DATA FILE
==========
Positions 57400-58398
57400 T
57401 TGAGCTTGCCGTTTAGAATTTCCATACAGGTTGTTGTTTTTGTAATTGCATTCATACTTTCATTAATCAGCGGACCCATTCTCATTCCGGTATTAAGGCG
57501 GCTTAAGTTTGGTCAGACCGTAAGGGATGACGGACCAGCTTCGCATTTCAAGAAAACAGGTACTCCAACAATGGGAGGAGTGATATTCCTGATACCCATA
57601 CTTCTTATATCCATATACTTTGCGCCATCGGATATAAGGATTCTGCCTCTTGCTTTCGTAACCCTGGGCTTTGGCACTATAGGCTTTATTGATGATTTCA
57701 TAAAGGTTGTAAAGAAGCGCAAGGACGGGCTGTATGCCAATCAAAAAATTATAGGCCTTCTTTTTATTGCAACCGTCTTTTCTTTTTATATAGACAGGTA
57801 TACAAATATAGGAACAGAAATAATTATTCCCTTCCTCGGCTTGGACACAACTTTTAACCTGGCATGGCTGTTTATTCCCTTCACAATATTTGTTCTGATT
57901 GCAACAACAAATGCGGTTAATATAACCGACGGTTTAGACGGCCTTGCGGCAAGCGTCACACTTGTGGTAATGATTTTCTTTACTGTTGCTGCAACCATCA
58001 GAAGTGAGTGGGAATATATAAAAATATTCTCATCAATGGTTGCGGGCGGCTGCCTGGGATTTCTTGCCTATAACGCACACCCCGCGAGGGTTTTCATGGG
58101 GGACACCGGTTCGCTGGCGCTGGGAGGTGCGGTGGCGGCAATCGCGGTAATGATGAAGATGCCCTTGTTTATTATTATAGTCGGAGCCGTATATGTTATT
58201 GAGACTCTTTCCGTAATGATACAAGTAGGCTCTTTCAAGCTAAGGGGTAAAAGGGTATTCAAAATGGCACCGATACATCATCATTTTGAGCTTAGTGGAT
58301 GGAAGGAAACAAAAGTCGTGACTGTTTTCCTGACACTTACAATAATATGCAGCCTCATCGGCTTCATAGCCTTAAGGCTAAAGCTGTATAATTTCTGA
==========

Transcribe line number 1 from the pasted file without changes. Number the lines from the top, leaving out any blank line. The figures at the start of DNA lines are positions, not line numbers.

Positions 57400-58398